December 14, 2016 08:30 AM
For months, the cause of death for a popular west metro realtor was unknown - until now.
KSTP obtained the autopsy report from the Hennepin County Medical Examiner on 48-year-old Paul Pudlitzke. It revealed he died from fentanyl toxicity. It's one of the same potent drugs that killed his friend and former boss, Prince.
It was back in June when police were called to the Minnetonka home of Pudlitzke. By the time they arrived, he was already gone. Early indications were he died from an overdose. Investigators suspected there was something else in what appeared to be a white powdery substance.
The medical examiner's report from Hennepin County, confirmed that suspicion. There was a toxic mix of cocaine and fentanyl in his system, more than his body could handle.
As a longtime substance abuse expert for the state, Carol Falkowski understands fentanyl-related fatalities are sudden, swift and surging. In Hennepin County alone, they've tripled in two years. Statewide, there were 36 last year, "this is a really strong drug and just a little bit can kill you."
It only takes an amount smaller than a coin, according to the Centers for Disease Control. The agency puts fentanyl at 50-100 times more potent than morphine.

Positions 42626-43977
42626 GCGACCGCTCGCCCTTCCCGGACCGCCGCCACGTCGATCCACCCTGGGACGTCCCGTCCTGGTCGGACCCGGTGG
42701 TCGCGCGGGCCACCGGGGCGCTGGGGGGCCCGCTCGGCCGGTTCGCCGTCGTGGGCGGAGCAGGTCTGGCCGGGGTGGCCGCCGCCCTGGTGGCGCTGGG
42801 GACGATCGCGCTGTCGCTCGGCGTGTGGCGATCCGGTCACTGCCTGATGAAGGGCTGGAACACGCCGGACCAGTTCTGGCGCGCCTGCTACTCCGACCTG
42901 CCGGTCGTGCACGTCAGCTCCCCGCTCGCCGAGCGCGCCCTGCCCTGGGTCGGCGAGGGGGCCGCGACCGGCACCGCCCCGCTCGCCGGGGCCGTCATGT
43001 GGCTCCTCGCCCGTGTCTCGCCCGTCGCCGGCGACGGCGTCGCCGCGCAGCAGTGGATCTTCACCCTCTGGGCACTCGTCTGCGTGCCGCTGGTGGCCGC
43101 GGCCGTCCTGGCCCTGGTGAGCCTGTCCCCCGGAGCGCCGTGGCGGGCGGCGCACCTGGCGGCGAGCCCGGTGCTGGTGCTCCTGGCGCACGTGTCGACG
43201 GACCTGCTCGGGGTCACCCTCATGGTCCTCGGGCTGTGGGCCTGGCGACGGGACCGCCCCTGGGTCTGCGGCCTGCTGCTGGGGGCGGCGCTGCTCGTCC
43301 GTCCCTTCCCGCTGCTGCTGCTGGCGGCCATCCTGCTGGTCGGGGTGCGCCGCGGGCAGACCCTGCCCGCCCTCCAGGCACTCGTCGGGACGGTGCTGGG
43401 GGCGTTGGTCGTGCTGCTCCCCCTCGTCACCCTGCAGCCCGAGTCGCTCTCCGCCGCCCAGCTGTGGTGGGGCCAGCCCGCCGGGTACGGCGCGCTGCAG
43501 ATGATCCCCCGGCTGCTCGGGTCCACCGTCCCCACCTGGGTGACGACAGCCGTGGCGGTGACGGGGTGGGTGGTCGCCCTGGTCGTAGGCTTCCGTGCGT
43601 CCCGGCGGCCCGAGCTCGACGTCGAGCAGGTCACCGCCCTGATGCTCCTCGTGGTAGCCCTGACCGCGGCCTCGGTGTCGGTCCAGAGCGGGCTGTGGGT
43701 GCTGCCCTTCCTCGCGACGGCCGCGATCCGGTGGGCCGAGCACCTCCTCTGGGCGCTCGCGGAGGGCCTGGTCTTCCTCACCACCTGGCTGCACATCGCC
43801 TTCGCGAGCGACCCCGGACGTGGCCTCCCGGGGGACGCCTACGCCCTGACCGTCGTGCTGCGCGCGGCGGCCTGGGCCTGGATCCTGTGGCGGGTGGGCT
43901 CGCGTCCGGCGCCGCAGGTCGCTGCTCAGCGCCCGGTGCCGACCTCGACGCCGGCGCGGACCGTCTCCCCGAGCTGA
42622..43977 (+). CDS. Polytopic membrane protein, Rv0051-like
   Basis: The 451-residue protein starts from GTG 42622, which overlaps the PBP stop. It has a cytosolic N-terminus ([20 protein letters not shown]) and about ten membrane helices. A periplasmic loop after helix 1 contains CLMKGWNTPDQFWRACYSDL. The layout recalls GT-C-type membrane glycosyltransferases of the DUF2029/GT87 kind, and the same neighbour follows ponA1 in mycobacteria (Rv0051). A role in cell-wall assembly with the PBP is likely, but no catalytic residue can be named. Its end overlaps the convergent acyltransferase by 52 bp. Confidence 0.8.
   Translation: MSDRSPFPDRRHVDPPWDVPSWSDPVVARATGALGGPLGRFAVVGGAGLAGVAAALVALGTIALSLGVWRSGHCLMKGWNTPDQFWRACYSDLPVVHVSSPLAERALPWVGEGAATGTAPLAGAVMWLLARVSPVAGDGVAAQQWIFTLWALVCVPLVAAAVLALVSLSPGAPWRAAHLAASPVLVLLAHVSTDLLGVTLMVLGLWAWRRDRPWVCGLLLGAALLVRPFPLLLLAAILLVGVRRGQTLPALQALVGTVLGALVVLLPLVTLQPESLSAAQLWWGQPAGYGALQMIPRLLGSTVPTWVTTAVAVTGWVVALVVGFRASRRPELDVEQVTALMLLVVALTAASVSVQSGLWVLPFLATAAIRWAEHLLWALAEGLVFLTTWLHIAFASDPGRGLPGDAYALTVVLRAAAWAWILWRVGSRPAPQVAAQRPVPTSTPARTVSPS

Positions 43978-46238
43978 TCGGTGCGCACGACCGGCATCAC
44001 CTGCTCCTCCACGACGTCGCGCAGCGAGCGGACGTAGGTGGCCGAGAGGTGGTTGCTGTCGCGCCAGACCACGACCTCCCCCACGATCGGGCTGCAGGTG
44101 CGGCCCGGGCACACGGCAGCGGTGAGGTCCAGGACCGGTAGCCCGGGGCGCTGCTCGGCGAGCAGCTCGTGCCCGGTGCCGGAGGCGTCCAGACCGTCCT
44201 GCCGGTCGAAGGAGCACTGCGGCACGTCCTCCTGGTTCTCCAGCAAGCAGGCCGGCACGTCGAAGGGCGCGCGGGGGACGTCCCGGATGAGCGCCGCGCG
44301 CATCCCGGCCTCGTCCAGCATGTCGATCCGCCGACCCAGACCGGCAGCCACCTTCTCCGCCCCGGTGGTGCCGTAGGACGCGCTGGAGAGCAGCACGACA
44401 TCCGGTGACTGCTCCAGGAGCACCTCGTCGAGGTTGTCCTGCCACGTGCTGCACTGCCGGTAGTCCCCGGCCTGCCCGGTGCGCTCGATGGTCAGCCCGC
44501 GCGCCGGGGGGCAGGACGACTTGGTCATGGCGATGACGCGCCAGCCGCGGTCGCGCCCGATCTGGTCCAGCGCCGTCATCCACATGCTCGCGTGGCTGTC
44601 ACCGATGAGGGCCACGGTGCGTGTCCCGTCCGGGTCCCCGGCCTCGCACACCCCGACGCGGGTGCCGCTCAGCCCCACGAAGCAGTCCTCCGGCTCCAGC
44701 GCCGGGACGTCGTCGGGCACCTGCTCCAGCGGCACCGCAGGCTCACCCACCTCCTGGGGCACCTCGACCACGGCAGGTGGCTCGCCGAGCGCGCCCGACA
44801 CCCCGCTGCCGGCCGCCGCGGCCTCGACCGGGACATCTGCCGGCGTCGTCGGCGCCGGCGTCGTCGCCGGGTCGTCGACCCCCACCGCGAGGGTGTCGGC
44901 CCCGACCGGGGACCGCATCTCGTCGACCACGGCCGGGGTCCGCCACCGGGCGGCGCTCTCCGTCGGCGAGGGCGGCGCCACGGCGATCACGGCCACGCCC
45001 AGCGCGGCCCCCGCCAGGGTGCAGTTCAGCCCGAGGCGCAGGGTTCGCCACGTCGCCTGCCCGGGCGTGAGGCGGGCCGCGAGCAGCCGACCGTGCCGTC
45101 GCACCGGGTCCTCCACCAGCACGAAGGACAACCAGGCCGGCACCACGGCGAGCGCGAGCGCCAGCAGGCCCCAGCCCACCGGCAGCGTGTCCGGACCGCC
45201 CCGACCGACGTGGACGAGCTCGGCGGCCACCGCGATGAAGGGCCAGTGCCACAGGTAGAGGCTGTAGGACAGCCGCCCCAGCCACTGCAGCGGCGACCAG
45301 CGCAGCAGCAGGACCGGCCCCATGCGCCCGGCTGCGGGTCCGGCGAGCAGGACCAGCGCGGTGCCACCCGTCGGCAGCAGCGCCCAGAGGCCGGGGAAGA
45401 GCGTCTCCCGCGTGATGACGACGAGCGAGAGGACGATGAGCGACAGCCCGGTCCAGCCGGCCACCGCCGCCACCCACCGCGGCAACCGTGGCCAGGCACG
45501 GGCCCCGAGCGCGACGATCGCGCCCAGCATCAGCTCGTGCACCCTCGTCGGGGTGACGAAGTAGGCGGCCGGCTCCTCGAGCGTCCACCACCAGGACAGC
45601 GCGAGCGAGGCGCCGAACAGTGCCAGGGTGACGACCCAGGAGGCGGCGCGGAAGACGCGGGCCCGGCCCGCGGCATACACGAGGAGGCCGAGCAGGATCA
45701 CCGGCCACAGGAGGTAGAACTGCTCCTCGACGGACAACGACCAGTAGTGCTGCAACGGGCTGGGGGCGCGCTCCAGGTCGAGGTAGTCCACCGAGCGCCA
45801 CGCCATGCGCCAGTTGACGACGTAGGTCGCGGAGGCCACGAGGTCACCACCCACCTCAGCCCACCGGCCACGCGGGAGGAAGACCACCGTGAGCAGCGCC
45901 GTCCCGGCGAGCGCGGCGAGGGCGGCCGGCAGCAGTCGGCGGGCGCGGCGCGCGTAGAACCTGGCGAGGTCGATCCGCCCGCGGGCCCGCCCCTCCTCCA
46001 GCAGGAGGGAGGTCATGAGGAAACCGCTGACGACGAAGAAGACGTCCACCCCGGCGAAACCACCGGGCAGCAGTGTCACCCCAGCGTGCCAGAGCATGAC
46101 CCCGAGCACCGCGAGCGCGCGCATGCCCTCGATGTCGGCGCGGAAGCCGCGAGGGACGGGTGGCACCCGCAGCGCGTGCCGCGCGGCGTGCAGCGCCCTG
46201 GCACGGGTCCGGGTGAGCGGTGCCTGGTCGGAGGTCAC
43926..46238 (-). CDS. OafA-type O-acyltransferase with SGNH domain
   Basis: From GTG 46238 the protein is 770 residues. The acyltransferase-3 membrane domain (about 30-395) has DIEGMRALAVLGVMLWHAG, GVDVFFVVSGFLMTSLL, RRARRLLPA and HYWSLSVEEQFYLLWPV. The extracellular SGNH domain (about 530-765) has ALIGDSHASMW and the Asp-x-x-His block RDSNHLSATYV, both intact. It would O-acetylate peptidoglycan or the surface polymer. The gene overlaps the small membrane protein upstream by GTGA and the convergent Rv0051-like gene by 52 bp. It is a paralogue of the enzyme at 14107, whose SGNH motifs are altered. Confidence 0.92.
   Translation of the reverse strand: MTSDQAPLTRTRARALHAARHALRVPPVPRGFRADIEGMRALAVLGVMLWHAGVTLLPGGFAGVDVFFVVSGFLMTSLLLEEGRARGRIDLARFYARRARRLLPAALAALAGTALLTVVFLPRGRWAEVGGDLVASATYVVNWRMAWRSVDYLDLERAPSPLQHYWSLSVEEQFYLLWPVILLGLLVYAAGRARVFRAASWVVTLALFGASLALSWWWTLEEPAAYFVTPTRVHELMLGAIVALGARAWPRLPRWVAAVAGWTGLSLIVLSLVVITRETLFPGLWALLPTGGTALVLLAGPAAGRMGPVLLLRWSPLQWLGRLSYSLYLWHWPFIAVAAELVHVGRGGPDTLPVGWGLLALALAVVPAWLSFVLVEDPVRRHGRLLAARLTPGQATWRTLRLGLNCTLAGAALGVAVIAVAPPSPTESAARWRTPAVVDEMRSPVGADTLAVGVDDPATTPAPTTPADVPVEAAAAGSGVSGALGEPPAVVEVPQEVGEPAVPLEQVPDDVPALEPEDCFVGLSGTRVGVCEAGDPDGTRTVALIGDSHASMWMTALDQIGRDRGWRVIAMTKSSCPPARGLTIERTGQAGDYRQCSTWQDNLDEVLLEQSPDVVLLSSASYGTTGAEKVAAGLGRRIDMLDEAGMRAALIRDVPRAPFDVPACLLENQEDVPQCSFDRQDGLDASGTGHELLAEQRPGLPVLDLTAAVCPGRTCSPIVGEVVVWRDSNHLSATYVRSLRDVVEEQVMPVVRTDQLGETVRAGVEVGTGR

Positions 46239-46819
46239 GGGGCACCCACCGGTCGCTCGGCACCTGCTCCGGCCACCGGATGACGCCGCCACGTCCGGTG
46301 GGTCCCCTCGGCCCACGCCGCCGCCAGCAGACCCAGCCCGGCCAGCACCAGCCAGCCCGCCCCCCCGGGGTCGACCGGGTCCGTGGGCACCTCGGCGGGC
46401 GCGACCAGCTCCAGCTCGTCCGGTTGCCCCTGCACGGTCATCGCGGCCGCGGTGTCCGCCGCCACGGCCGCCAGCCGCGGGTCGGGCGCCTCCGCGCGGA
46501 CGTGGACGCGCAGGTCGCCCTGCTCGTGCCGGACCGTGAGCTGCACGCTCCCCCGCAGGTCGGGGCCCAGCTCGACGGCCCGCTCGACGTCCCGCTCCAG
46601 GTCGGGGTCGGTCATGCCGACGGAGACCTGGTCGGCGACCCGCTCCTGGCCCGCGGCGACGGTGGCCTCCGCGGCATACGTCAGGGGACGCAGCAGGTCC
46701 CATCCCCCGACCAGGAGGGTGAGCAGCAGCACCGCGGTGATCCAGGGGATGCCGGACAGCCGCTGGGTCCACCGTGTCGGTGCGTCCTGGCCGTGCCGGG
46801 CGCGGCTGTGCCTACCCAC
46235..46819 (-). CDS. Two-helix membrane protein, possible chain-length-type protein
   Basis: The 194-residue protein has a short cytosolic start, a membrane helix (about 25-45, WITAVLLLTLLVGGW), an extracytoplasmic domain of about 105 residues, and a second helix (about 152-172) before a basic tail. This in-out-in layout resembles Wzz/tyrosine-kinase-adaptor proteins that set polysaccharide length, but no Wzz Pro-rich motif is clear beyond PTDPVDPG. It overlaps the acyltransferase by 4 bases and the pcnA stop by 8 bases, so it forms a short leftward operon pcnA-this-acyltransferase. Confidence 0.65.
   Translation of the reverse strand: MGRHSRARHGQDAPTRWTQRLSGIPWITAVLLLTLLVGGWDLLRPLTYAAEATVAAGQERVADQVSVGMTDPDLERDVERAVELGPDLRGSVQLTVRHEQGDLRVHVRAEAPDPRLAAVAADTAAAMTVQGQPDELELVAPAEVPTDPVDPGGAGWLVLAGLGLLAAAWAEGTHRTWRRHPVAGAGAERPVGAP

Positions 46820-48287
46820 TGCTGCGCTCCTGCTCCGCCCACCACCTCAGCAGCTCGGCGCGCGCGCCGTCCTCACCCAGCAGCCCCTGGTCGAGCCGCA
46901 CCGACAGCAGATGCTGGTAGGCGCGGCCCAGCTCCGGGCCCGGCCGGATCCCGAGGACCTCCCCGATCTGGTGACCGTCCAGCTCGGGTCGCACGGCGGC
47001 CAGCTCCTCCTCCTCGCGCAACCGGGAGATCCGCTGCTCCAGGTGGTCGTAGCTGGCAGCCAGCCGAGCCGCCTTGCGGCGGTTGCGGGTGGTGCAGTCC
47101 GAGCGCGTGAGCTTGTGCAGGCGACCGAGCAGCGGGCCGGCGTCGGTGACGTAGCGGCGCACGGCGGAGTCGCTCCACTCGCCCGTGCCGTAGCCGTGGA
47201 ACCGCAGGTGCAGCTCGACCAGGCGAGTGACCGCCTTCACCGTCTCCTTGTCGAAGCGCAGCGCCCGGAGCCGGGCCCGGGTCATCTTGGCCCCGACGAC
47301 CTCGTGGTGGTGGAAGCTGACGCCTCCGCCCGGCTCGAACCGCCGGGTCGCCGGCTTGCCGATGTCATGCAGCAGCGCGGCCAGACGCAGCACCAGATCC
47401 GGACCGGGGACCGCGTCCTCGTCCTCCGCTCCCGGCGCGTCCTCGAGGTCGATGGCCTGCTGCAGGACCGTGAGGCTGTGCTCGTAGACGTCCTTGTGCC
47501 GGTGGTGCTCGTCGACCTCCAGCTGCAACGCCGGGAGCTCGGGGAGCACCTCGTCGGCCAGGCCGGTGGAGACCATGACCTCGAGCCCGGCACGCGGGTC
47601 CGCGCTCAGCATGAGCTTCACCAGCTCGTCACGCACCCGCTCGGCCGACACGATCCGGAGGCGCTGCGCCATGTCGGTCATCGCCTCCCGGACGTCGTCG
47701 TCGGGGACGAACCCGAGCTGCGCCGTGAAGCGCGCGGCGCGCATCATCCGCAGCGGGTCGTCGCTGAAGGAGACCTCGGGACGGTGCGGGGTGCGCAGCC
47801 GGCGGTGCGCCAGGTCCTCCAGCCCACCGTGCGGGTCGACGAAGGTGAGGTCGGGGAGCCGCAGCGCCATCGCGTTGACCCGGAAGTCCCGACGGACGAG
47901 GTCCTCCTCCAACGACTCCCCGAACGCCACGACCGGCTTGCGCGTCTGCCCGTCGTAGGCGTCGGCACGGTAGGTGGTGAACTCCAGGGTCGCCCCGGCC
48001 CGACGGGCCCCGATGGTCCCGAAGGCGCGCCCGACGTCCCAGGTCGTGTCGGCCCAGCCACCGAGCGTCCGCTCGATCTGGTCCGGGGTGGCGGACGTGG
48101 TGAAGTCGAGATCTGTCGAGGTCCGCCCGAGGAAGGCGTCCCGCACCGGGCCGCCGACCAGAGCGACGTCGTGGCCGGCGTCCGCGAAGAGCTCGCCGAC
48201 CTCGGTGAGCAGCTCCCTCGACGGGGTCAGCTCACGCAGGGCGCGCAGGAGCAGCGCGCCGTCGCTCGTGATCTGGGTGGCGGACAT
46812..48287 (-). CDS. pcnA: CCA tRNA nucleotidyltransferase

It's not clear how Pudlitzke took the high-powered opiate. The autopsy shows it was self-administered and the manner of death was ruled accidental, "it's often the case that the people who are buying it have no idea and the people who are selling it may have no idea that it has fentanyl in it either," according to Falkowski.
Minnetonka police investigated Pudlitzke's death as a crime and set out to track down the supplier. Officer's knew of Pudlitzke's connection to Prince, who's death two months earlier is the most famous example of the dangers posed by fentanyl.
Before being a realtor, Pudlitzke ran the rock star's Minneapolis nightclub "Glam Slam" in the 90s. But police say they came up empty and there's no indication Pudlitzke shared the same supplier as Prince. What has become clear, is how rampant fentanyl is.
Minnesota state law lets police go after the person who provided a drug that results in death. The criminal charge would be third degree murder. In Pudlitzke's death, a case for prosecution couldn't be made. The death investigation for Prince is ongoing.
County prosecutors along with the U.S. Attorney's office have made it a priority to hold drug suppliers accountable. And just last month, law enforcement in Hennepin County made the largest fentanyl bust not only in the state, but the country. Nearly three-quarters of a gallon was seized from a home in Bloomington.
And last year, the DEA along with the CDC put out a nationwide alert about the dangers of illicit fentanyl.
It was officially named an illegal substance in September.
Updated: December 14, 2016 08:30 AM
Created: December 13, 2016 10:25 PM
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